Structural Analysis of Human Tissue

This study has been terminated.
(This is not a clinical trials study)
Sponsor:
Information provided by:
Wake Forest School of Medicine
ClinicalTrials.gov Identifier:
NCT01293864
First received: February 10, 2011
Last updated: NA
Last verified: February 2011
History: No changes posted
  Purpose

The object of this study is to analyze fresh human skin samples using several up-to-date technologies to get parameters on the mechanical, biochemical and structural distribution of the main components of the capillary-tissue unit.

Our working hypothesis is that both structural components of the dermis are not evenly distributed along parallel planes. The investigators further hypothesize the the distribution patterns determine functional and mechanical differences along dermal layers.


Condition
Abdominal Skin Laxity

Study Type: Observational
Study Design: Observational Model: Case-Only
Time Perspective: Prospective
Official Title: Structural Analysis of Human Tissue

Resource links provided by NLM:


Further study details as provided by Wake Forest School of Medicine:

Biospecimen Retention:   Samples Without DNA

Abdominal tissue


Estimated Enrollment: 50
Study Start Date: April 2007
Estimated Study Completion Date: April 2012
Estimated Primary Completion Date: April 2012 (Final data collection date for primary outcome measure)
Detailed Description:

Background The skin is a large organ that participates in many protective and homeostatic processes. The functions of the skin can be roughly divided into systemic and local ; both are interrelated but relationships are poorly understood and studying them requires a multiscale approach. Particularly, for the local responses that are mediated by activation of proteolytic and signaling pathways such as coagulation and inflammation, the relevant scale corresponds to the micrometer and nanometer dimensions of cells and macromolecules, respectively. There is very little information on the physicochemical characteristics of the skin at these scales.

Objective The investigators propose to analyze fresh human skin samples using several up-to-date technologies to obtain parameters on the mechanical, biochemical and structural distribution of the main components of the capillary-tissue unit.

Hypothesis/Rationale Our working hypothesis is that both structural components of the dermis, such as glycosaminoglycans, and key mediators of homeostatic pathways, such as the procoagulant tissue factor are not evenly distributed along parallel planes. The investigators further hypothesize that the distribution patterns determine functional and mechanical differences along dermal layers.

Methods Using a dermatome, human skin will be dissected along planes parallel to the epidermis into several layers each approximately .0012mm thick. The layers will be analyzed with respect to composition of diffusible proteins and glycosaminoglycans; subjected to high resolution MRI and AFM scanning; and evaluated for swelling rate and equilibrium swelling pressure.

Significance This study will provide new information on material characteristics and functional structure of the human skin at resolutions relevant to the macromolecular and cellular processes that mediate local responses to injury and maintain local homeostatic mechanisms. The data will be further processed to obtain realistic parameters that are needed to develop predictive models of the skin capillary tissue unit. These models will bring new and deeper understanding on skin physiology and pathology and will aid in the discovery and testing of new preventive and therapeutic approaches targeting dysfunctions of the local homeostatic balance in the skin. Potentially, by exploiting the versatility of mathematical simulations in the skin model, the findings will also be applicable to other tissue organs.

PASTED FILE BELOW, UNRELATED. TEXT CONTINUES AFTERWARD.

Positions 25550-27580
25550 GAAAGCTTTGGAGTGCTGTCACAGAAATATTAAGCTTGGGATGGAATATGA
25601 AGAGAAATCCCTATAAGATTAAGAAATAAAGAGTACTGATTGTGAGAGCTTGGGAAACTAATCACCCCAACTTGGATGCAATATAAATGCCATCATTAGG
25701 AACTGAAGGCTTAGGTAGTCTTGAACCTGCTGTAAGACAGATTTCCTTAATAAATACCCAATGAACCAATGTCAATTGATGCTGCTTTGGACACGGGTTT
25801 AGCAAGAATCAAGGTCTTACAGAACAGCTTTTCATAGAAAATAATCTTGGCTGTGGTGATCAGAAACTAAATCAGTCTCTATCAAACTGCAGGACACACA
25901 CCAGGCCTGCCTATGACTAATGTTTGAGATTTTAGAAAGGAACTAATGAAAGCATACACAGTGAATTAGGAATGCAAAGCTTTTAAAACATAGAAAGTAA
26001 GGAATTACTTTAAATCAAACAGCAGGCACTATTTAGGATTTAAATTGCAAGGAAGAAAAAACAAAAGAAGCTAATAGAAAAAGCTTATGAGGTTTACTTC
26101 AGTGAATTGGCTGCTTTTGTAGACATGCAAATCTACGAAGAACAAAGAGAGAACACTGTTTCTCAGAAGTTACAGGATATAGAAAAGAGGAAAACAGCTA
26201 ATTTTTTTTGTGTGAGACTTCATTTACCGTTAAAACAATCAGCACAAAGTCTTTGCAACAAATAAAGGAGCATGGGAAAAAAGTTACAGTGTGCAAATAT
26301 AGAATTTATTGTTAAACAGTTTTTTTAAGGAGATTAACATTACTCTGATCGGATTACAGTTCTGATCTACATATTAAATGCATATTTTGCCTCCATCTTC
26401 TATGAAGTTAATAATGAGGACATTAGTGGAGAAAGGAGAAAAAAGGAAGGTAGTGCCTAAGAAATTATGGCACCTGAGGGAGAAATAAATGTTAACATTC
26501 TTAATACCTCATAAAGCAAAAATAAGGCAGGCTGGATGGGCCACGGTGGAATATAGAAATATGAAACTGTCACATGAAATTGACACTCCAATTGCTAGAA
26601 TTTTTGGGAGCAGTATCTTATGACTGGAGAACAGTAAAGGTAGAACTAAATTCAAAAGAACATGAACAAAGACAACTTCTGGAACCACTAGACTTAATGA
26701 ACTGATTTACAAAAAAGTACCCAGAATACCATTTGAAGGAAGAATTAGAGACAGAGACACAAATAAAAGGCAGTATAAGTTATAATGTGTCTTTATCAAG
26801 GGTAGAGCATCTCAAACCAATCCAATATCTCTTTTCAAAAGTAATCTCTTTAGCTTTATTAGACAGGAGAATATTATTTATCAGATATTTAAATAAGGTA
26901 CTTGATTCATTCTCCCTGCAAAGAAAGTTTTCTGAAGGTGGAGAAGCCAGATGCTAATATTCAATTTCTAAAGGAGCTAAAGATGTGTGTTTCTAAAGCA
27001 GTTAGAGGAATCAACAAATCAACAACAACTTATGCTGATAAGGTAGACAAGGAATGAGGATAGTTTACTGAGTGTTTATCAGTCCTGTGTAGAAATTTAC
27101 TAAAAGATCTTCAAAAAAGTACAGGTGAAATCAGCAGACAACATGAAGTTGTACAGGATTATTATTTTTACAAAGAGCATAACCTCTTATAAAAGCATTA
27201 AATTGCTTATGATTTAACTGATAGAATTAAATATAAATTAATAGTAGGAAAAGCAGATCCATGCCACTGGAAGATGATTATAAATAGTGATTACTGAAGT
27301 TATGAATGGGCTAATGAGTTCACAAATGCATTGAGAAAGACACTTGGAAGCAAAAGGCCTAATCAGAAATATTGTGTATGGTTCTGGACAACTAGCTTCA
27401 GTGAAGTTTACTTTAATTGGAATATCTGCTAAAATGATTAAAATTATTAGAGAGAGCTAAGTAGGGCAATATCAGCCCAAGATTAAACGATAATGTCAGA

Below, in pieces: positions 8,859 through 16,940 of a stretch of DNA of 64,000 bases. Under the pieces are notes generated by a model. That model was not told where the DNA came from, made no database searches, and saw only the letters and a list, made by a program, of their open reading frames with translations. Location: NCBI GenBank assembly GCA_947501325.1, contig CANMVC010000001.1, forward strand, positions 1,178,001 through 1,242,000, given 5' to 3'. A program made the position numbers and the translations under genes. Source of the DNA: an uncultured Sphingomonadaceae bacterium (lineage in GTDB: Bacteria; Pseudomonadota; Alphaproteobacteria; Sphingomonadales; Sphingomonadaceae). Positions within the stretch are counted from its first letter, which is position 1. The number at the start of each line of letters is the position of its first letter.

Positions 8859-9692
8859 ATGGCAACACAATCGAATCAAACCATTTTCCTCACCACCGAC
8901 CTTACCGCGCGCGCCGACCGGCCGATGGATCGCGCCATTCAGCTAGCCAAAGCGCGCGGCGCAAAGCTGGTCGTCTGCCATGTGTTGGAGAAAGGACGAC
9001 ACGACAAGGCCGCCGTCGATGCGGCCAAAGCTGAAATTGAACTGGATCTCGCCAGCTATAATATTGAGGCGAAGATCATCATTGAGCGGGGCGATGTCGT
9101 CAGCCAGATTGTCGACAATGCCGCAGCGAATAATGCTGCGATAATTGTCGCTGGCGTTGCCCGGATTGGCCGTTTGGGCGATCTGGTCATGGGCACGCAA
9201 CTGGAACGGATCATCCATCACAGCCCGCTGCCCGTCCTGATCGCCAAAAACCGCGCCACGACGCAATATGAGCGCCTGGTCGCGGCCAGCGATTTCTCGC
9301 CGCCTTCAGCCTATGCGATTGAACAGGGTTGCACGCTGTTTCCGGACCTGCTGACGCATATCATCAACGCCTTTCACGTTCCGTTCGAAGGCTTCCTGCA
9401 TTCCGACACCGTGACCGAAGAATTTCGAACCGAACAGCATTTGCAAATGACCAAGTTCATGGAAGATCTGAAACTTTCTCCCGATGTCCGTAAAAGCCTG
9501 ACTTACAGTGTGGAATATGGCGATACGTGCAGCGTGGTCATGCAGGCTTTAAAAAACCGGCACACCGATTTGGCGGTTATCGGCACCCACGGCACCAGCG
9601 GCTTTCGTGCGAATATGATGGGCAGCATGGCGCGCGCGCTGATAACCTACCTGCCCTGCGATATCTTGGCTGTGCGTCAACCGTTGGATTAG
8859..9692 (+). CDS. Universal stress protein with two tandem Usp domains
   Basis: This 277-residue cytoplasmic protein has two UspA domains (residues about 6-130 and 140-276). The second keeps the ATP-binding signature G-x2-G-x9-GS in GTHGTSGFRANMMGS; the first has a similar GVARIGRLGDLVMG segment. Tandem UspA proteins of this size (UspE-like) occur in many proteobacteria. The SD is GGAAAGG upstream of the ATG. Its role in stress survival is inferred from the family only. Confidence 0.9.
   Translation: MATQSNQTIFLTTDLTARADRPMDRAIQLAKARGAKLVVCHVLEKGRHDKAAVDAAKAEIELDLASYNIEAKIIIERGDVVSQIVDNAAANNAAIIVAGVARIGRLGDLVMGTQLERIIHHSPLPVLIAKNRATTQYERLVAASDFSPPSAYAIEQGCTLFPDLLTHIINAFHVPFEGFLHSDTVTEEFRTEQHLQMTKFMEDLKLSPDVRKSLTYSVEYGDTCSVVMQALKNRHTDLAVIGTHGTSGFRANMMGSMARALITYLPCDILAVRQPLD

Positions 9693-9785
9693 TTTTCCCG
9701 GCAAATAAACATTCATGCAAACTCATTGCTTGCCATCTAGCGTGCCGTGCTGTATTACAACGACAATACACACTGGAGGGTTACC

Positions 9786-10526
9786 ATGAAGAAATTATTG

Eligibility

Ages Eligible for Study:   18 Years to 65 Years
Genders Eligible for Study:   Both
Accepts Healthy Volunteers:   No
Sampling Method:   Non-Probability Sample
Study Population

Study population consists of patients who are being seen in the Plastic & Reconstructive Surgery Clinic for surgical removal of excess abdominal skin (abdominoplasty).

Criteria

Inclusion Criteria:

  • Subjects, male or female , between the ages of 18 to 65 years of age, who will be having surgery to remove excess skin from the abdominal area by surgeons in the Department of Plastic & Reconstructive Surgery

Exclusion Criteria:

  • Subjects younger then 18 years of age or older than 65 years of age, and are not having excxess skin surgically removed
  Contacts and Locations
Choosing to participate in a study is an important personal decision. Talk with your doctor and family members or friends about deciding to join a study. To learn more about this study, you or your doctor may contact the study research staff using the Contacts provided below. For general information, see Learn About Clinical Studies.

Please refer to this study by its ClinicalTrials.gov identifier: NCT01293864

Locations
United States, North Carolina
Wake Forest University School of Medicine, Department of Plastic & Reconstructive Surgery
Winston-Salem, North Carolina, United States, 27157-1075
Sponsors and Collaborators
Wake Forest School of Medicine
Investigators
Principal Investigator: Michael J Morykwas, PhD Wake Forest School of Medicine
  More Information

No publications provided

Responsible Party: Michael J. Morykwas, PhD, Wake Forest University Health Sciences
ClinicalTrials.gov Identifier: NCT01293864     History of Changes
Other Study ID Numbers: IRB00002154
Study First Received: February 10, 2011
Last Updated: February 10, 2011
Health Authority: United States: Institutional Review Board

Keywords provided by Wake Forest School of Medicine:
structural analysis, diffusible proteins, glycosaminoglycans

ClinicalTrials.gov processed this record on September 22, 2014